Shining a bright light into the dark corners of the shadow-world of literary scams, schemes, and pitfalls. Also providing advice for writers, industry news, and commentary. Writer Beware® is sponsored by the Science Fiction and Fantasy Writers of America, Inc.

September 1, 2006

Victoria Strauss -- A Little-Known Resource for Agent-Hunters

One of the most frequent requests that I receive via Writer Beware is to recommend appropriate, reputable agents. It really is best, however, for a writer him- or herself to choose whom to query. The right agent for one person can be the wrong agent for another, and I have no way of knowing which is which. Also, agents' tastes and specialties differ so much, even when they sell within the same genre, that it's difficult to make a useful recommendation if you haven't actually read the writer's work.

Rather than making recommendations, therefore, I suggest that people check out the Agents page of Writer Beware, in order to learn the warning signs of a disreputable agent, and that they read my article The Safest Way to Search for an Agent, which outlines a research technique intended to help them identify reputable agents and avoid questionable ones.

There are a number of reliable ways to identify reputable agents who might be appropriate for you. The easiest is to invest in a couple of good, informative market guides, such as Jeff Herman's Guide to Book Publishers, Editors, & Literary Agents. A more laborious method is to find books that you think resemble yours in genre, tone, subject matter, or style, and try to discover who agents them. You can read industry publications such as Publishers Weekly to find out about recent book deals. Or if you write genre fiction, there may be a magazine that reports on your genre, including recent book sales--such as Locus Magazine for the science fiction, fantasy, and horror fields.

(There are also some very bad ways of trying to identify appropriate agents--including starting your research on the Internet. The Internet is an invaluable secondary research resource, and you'll probably use it extensively to check into the agents you find through the procedures above; but it's not where you should begin. Sure, there are some great online resources, such as unless you already know about them, you are far more likely to run across agent "resources" that have been compiled by people who don't know much about the publishing industry, or who haven't bothered or aren't able to screen the reputability of the agents they list. And do I need to mention Google ads? New York Literary Agency. Whitmore Publishing. PublishAmerica. 'Nuff said.)

The above suggestions for agent-finding are standard, oft-repeated advice. But here's another resource that I'll bet a lot of people don't know about: publishers' catalogs and rights listings. These identify the rights that are held by the publisher and/or its licensees--and, more important for the agent-hunter, the rights that are still available through agents. Sometimes there's just a list of agencies, but often the agency (and sometimes the actual agent) for each book is named. For genre authors, this can be a bonanza--if you write mysteries or thrillers, check out the St. Martin's Press listing below. For mainstream or nonfiction authors, it's a great way of identifying successful agents, whom you can then research further to discover whether they may be right for you.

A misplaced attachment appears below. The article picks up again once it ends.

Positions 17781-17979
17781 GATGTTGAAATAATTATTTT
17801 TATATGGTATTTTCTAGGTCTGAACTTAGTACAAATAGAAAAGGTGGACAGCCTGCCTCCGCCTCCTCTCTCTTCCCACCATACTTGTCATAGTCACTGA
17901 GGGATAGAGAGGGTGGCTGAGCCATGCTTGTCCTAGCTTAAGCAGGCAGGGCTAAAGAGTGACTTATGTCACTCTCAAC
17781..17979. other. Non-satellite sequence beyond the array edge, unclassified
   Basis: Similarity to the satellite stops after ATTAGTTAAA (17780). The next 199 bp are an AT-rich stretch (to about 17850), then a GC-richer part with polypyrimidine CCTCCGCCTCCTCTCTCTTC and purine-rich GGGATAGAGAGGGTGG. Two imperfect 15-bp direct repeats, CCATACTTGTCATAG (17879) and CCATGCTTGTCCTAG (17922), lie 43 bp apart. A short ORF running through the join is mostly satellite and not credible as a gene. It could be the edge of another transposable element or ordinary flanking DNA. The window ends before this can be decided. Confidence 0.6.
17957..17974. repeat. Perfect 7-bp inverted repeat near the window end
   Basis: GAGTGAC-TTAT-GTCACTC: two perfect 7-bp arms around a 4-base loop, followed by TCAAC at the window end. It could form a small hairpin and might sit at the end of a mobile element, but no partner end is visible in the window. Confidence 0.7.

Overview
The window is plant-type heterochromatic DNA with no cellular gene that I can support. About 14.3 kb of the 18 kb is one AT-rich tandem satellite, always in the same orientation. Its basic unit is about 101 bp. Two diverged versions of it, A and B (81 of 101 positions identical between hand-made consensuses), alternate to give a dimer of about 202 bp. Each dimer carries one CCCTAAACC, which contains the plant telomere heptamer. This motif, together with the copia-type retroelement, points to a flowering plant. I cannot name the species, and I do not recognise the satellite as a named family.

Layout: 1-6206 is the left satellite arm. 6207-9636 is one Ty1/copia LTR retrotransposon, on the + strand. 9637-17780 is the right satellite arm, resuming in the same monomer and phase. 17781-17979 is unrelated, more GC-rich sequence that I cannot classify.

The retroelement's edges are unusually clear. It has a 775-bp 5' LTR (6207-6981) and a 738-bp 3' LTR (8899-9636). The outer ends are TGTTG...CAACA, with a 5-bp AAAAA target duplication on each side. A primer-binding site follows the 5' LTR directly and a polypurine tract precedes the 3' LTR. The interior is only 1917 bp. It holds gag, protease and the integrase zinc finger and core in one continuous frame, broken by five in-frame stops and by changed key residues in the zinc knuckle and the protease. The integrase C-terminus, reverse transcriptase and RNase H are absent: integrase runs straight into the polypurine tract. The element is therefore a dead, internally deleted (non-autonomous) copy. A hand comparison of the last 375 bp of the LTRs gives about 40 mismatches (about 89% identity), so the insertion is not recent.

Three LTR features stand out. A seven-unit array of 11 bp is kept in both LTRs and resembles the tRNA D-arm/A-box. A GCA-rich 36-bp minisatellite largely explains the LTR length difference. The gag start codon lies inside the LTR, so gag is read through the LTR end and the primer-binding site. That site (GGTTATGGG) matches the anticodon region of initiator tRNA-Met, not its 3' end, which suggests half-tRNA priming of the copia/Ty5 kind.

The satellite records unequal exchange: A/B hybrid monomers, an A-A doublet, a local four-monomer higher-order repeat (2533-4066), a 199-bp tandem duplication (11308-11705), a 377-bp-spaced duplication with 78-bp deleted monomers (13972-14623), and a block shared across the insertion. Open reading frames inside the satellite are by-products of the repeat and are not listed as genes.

Publishers often bury their rights listings or catalogs in obscure parts of their websites that you probably won't stumble on unless you know they're there. Below are links to some of the listings that I've located in my Internet travels. Hope you find them helpful.


Dave Kuzminski said...

I fully endorse Victoria's recommendations about finding an agent. Also, remember to check bookstores. If an agent for the genre you write is listed in the dedication of a book you find for sale there, odds favor the agent being legitimate and reputable.

Even if you find an agent listed in P&E, be sure you check other sources. Protect yourself by doing indepth research from more than one source.

Bk30 said...

Thank you so much for the tip. This site along with Absolute Write cooler and P&E have been a valuable resource to me.

Unknown said...
This comment has been removed by a blog administrator.
Anonymous said...

For folks who would otherwise be prowling through Locus back issues, may I recommend the spreadsheet created by writer Melinda Goodin?

She's been keeping this sheet for the past two years, collating the data from the Locus news pages to list books sold, by whom (author and agent) to whom (editor/publisher). It's a great way to see which agents are representing which kind of books.

John Bruce said...

I checked the spreadsheet, and I think that valuable as it may be to some writers, it perpetuates a problem that writers and bloggers create for themselves (though agents are a part of it, too). The author calls it a "novel" database, and descriptions strongly suggest it's for "literary" or "mainstream" -- but the data is derived from Locus, which this post identifies as an SFF organ.

Many writers and agents, apparently to flatter themselves, call their area "literary", when it's actually SF, fantasy, gay-lesbian, new age, chick lit, or whatever. My own sense is that many agents in particular cause problems for themselves by not being fully accurate about what material they represent. Why should I waste my time with an agent who says she represents "literary" when it's plain from research that she flogs romances exclusively?

Anonymous said...

Hi folks,

Just in case someone is googling for the Locus sales spreadsheet, or backreading this wonderful blog, please note that the Locus sales spreadsheet has had to move. It is now available at:

thank you!
Melinda Goodin in Australia

Design by The Blog Decorator